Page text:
Hopkins Marine Station Student Paper

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Title: Identification of suspected Carnobacteria sp. isolated from the brains of beached Salmon sharks (Lamna ditropis).
Student Author(s): Schaffer, Paula
Faculty Advisor(s): Palumbi, Stephen
Pages: 18
Location: Final Papers Biology 199H
Date: June 2004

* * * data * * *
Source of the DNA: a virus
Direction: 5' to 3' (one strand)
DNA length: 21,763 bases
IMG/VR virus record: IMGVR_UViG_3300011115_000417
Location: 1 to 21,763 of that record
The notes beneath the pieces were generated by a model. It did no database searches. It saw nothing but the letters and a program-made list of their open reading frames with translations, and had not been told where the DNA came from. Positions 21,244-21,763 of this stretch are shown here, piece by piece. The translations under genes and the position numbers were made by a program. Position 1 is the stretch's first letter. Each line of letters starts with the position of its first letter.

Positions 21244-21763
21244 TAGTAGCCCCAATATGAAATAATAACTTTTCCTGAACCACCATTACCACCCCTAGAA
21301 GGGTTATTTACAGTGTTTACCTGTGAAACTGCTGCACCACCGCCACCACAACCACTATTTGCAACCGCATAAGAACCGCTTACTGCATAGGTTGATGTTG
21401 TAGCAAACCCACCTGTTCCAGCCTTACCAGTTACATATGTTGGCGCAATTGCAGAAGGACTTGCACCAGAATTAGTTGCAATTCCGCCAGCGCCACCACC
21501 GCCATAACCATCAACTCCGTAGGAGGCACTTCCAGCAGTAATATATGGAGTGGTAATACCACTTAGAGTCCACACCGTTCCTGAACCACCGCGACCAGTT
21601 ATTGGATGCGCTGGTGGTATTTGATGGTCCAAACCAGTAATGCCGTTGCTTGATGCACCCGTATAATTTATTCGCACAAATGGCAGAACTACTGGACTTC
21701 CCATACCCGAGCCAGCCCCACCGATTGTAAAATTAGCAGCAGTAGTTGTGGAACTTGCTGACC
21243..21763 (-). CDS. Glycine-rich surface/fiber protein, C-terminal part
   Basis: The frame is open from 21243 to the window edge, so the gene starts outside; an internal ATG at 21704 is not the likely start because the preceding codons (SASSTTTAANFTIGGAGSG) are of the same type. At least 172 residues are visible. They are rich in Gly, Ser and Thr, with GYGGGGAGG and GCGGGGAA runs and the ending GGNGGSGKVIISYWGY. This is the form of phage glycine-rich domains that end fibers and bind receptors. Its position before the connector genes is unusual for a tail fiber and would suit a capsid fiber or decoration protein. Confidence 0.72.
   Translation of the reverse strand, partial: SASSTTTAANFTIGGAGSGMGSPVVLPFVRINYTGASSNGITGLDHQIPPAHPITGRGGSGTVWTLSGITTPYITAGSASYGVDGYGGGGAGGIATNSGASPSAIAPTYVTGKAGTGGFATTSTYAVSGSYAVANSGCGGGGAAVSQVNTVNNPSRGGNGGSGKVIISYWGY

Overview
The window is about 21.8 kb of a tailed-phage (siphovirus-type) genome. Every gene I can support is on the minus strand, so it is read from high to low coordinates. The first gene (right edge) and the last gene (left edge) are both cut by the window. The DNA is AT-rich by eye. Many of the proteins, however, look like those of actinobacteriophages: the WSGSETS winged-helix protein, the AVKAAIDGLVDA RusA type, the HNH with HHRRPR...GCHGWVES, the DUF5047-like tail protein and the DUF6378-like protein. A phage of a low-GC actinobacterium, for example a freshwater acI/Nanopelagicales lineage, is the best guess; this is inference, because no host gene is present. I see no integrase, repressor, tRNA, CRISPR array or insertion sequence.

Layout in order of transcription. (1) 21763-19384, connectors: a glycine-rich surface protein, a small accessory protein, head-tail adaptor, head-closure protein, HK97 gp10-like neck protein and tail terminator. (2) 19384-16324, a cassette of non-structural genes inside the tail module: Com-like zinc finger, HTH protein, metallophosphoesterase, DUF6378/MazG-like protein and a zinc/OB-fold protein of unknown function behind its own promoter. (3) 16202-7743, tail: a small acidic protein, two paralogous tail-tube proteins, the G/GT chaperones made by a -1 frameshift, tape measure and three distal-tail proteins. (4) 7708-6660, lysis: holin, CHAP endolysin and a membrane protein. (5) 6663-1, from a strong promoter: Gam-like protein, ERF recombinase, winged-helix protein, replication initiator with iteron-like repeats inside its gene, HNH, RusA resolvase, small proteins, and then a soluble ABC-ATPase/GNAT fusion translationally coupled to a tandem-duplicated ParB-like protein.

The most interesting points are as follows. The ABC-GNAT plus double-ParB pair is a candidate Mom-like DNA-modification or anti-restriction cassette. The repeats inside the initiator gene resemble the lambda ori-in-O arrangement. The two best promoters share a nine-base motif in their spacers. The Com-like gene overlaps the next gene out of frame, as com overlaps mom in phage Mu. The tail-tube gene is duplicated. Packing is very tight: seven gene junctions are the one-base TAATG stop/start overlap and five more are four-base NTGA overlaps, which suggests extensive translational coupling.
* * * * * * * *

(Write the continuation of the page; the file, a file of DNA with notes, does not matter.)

Abstract: Juvenile salmon sharks beach yearly along the California coast during late summer and early fall. To determine the epidemiological condition of beached animals, frozen and formalin fixed beached specimens were collected from various Fish and Game facilities for examination and freshly beached specimens were also examined when possible. Histology revealed meningoencephalitis with intralesional bacteria in almost all of the specimens, including the freshly beached sharks, suggesting that this infection plays a role in this unusual behavior. The pathogenic bacteria was cultured from four separate shark specimens, and each isolate was characterized serologically and biochemically as belonging to the genus Carnobacteria. In order to identify the species, we sequenced ~540 bp of the 16s ribosomal DNA and a similarly sized portion of the large ribosomal DNA intergenic spacer (ITS or ISR). The 16s sequences obtained from all samples were identical and 99% similar to C. piscicola. The ISR sequences obtained from all samples were also identical to each other, but were only 92% homologous to C. piscicola, and did not match closely with any other sequence in GenBank. This is the first report of Carnobacterium infection in any shark species, though the identity of the pathogenic bacteria remains uncertain.